How to trust the medical profession again after feeling betrayed
Sabrina, now a certified coach, author and peer-support worker, gives her tips for people who have felt, as she did, let down at some point in their life by certain carers. With time and good will, she managed to trust again. She explains how.
Medical professionals are not robots, they are human beings, and by virtue of this, they are fallible. Unfortunately, in this area, mistakes can be fatal. In mental health, it’s the same thing, and such “mistakes” can leave traces for long years to come.
I had a traumatising experience of psychiatric hospitals. It took me years to trust in the medical profession once more, especially relating to the psychological side of things. Maybe because I took a while to trust myself enough to know what was right for me or not?
Today, whilst I’m not a medical professional, I work with people with psychological disorders and addiction. I also work with medical professionals and social workers. That goes to show the journey I have been on from the hurt and angry person I once was!
My experience as a coach and peer-support worker leads me to say that some forms of professional support are not very helpful. In fact, they can even be harmful if there is not real empathy, and if enough consideration of an individual’s daily struggles is not taken.
Psychologists, psychiatrists and therapists aren’t always aware of this. Sometimes, they think that their methods are so soft and kind that “it can’t do any harm”. I would like to remind people however that carers must be attentive, careful and show humility.
As soon as a therapeutic relationship is created, you must remember that a potential “simple mistake” may have consequences for the individual. In medicine, there is an obligation of due care and not of result, but when one does medical studies or throws themselves into a career in care, in theory, it’s to relieve rather than further suffering…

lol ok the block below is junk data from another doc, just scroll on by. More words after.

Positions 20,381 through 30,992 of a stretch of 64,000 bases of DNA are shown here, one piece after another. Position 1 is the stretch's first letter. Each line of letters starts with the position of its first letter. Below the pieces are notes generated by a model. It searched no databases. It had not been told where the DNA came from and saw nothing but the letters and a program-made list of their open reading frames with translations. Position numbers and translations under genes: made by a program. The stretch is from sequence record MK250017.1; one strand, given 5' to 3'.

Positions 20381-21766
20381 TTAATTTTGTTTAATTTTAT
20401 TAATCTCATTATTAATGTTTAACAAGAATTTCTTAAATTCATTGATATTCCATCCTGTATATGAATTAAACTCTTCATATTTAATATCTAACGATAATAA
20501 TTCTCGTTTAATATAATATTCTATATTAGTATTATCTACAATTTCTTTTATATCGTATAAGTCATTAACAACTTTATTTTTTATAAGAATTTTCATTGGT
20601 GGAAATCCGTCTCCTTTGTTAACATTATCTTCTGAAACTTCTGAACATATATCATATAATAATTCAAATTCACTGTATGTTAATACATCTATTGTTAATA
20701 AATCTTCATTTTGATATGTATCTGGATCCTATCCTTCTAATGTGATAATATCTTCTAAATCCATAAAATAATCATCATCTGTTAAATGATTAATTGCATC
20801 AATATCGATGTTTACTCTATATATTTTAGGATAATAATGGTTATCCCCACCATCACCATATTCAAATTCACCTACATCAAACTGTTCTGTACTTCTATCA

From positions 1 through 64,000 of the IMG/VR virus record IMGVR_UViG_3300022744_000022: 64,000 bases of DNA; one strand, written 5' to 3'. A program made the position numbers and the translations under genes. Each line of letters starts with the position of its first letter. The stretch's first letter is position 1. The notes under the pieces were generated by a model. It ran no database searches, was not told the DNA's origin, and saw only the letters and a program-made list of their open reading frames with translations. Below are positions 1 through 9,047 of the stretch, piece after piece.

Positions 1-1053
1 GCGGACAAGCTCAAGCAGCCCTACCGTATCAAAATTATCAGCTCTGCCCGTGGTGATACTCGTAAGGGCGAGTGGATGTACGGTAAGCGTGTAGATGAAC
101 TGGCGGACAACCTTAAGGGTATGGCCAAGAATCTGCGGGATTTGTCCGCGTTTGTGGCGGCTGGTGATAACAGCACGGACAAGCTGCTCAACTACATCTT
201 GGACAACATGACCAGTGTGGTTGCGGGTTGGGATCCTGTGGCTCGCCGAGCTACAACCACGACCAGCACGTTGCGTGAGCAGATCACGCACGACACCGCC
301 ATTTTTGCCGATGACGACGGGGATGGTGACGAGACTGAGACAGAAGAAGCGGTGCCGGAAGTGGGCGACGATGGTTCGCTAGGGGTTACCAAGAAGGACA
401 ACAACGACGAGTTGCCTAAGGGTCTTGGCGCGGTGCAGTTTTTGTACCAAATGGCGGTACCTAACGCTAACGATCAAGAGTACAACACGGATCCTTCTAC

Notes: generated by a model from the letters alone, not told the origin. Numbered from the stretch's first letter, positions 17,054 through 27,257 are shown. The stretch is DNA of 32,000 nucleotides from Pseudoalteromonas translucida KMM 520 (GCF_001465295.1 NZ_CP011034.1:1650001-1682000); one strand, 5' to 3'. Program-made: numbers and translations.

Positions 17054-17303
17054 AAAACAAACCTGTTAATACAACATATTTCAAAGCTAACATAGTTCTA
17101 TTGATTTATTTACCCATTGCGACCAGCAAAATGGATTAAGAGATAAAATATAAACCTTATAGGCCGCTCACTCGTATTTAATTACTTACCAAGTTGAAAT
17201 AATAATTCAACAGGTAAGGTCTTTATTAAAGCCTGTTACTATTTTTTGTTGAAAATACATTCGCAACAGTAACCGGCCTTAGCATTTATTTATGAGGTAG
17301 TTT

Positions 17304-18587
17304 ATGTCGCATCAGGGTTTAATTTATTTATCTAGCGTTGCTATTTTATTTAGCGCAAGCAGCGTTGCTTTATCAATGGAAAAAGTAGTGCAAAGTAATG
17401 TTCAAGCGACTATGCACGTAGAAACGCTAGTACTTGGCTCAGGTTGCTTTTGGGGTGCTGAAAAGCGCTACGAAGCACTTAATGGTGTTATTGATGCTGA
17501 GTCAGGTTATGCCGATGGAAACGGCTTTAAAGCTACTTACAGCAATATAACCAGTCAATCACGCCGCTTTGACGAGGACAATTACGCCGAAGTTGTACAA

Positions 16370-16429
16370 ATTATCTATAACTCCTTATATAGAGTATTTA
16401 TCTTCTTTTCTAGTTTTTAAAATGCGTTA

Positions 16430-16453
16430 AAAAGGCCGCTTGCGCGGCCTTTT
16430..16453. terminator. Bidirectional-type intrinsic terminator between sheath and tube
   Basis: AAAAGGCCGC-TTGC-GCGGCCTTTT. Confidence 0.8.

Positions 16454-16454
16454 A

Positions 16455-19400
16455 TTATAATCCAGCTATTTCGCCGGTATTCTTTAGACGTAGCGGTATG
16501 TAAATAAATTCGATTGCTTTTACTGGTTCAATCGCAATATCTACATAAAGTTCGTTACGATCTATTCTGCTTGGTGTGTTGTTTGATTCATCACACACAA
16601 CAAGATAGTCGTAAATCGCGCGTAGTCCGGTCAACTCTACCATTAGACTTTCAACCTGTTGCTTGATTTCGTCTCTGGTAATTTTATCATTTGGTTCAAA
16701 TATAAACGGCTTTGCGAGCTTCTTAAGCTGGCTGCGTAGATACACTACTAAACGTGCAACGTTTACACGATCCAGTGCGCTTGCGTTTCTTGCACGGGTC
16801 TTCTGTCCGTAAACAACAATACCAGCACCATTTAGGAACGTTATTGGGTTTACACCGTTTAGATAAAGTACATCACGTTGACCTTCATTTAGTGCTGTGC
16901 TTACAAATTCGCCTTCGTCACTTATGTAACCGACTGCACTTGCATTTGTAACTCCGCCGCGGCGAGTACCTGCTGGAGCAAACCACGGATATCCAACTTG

Primum non nocere (First, do not harm)
Patients can sometimes, during their care, meet people who might be better off changing careers… Without condemning everything, there has to be a margin. If one has a bad experience, one must first ask oneself if it’s the entirety of the medical profession or a particular branch that one needs to question, or just the individuals directly implicated?
A certain degree of hindsight is necessary.
As long as we are reacting, resentment and anger win over reason. However, if we really want to heal and even recover, we must trust someone because alone, it’s impossible to recover. Nonetheless, it is not easy to put your trust in someone else again if you’ve felt betrayed.
So, how can it be done? How to trust again? How to form a (therapeutic) relationship again after a bad experience?
Change your service provider
Nothing prevents you from changing doctors, hospitals, practitioners… The first thing to do, when you have lost faith, is to change professionals. If you no longer trust those supposed to help you, they will not be able to do so. You can try as many different people as you want until you find someone with whom you can connect and you feel at ease. That is not being capricious. In fact, I would say it’s respecting oneself enough to know that you deserve to find the right person / people.